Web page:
What beer is at the top of the list? None other than Three Floyd's Dark Lord Oak Aged Imperial Stout (up from #4 in last year's results). Rounding out the top five are (#2) Westvleteren Abt 12, (#3) Närke Kaggen Stormaktsporter, (#4) Struise Black Albert, and (#5) Surly Darkness.

There is bad news (well, kinda) for Three Floyds - they've been knocked out of the top brewer spot spot by Struise, who did not appear on last years list. Rounding out that list are (#3) Port Brewing/Lost Abbey, (#4) Bell's Brewery, and (#5) Närke Kulturbryggeri.

UPDATE by Jason (1/25/08): I received a note from Struise's brewmaster Urbain Couttreau giving some clarification to their history on RateBeer.com:

"As a matter of fact, we did appear on the last years list, but still with our beers under the Deca brewery. We were initially contract brewers at that time and we received from Ratebeer 8 golden awards in 2007. Due to our energy, the Deca brewery climbed from nowhere to the 32nd place in the top 100 of the best brewers in 2007. Several weeks ago, we were separated from this chart and we were given our own brewer’s chart by ratebeer.

"Just to say that we are not an upstart because we are already active since 2001. Our Pannepot figures in the top 50 of ratebeer since 2005. Our Struise Witte was 17th best Wheatbeer at the same time."

22 January 2008

Back to School #2 with Fruit Beers

This is the second post in what we hope will become a regular series, in which we're passing on what we learned in our meeting at World Class Beverages to you. We continue our beer schooling with Fruit Beers.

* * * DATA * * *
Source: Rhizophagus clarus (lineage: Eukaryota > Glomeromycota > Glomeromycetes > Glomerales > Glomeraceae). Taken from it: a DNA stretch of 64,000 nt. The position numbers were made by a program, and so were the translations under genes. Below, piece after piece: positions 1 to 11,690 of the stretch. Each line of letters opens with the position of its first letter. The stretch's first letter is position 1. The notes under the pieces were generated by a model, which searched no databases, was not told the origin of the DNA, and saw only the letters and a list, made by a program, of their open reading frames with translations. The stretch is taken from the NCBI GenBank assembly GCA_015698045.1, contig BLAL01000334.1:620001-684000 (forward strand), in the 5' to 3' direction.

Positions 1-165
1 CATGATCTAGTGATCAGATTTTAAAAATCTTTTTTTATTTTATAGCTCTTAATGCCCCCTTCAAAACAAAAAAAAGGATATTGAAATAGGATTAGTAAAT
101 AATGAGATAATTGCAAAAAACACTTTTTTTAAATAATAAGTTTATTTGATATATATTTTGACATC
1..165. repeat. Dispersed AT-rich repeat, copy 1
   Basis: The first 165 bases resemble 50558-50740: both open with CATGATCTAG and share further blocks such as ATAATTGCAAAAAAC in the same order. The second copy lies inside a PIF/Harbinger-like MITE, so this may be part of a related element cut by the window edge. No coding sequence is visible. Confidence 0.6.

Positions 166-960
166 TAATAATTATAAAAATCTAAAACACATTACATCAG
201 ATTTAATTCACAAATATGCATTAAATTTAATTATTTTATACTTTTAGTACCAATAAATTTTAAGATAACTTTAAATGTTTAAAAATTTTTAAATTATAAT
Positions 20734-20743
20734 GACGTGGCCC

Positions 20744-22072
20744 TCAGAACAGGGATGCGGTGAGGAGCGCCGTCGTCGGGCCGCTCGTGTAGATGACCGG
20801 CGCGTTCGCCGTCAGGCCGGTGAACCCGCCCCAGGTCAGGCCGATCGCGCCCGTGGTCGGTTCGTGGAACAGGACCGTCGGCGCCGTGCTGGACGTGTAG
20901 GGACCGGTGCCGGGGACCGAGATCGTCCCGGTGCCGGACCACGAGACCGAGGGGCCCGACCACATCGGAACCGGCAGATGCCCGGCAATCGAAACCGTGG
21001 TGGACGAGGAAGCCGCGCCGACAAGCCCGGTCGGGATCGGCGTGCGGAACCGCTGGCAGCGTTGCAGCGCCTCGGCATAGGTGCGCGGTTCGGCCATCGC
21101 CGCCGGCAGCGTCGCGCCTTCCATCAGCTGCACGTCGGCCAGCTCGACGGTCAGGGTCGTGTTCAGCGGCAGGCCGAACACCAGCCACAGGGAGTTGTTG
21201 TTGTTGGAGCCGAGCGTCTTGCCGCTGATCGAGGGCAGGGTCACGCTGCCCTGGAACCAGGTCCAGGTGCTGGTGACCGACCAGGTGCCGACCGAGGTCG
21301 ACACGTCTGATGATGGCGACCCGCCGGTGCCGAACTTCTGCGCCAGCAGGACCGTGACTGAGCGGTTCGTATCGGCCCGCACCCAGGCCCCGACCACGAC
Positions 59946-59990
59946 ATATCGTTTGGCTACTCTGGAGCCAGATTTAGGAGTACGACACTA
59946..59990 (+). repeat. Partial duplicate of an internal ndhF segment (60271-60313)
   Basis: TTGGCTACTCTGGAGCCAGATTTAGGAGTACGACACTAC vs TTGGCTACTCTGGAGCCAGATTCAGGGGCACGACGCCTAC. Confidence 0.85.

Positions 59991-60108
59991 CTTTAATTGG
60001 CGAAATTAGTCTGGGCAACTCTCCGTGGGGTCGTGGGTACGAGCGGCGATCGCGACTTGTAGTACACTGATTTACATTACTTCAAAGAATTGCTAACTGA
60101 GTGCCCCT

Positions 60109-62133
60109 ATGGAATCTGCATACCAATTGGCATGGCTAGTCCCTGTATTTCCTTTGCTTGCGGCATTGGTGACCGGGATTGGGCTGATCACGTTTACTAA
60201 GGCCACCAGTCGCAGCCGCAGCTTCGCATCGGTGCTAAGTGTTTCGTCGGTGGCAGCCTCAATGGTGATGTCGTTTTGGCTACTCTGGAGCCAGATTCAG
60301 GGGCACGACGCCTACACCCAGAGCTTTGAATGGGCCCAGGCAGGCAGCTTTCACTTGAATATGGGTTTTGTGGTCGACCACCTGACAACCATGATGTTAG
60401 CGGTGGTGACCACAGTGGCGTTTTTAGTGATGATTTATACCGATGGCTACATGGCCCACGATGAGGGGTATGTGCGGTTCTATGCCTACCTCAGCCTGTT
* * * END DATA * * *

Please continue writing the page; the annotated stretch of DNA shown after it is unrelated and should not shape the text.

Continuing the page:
Fruit Beers

According the the Beer Judge Certification Program (BJCP) Style Guidelines, fruit beers should above all should be "a harmonius marriage of fruit and beer". Beers in this category should (critically) be balanced with fruit, not overwhelmed. Fruit extracts are commonly used - whole fruit use is rare because whole fruit tends to add different flavor characteristic. These beers are judged "based on the pleasantness and balance of the resulting combination".

What this leads to is high ratings for beer that might not necessarily be considered "good" by a beer geeks' standards. Judges look that the beer meet the qualifications of the category first - perhaps at the expense of the beer's overall taste.

Fruit beer is amongst the oldest beer styles, dating back to at least 3000 BC in Iran. Prior to the middle ages, many beer were brewed with fruit and herbs - a combination known as gruit. Hops later replaced gruit in the brewing process, leading to the beer styles we are more familiar with today.

Another note: Lambics and other Belgian fruit-based specialties are not included in this category - they have their own categories.

Fortunately this section of our lesson included tasting - here are some thoughts:

Pyramid Apricot Weizen:

Jason: apricot smell, clean feel, but why am I getting a cashew flavor?
Jim: Heavy apricot nose; very pleasant, mild, and balanced apricot/beer flavor. Good warm weather beer, but heavy hitters would probably like Dogfish Head Aprihop more.
Mike: Nice nose, dead-on for style. Apricot front, smooth lager back, tight but not tart.

We've been told that Pyramid's beers all have a sort of "house flavor", meaning that they all have a similar agreeable flavor to this example. We were also told that this beer goes very well with Thai Food.

Oaken Barrel Razz-Wheat:
Jason: Raspberry juice smell, very tart, very champagne-ish.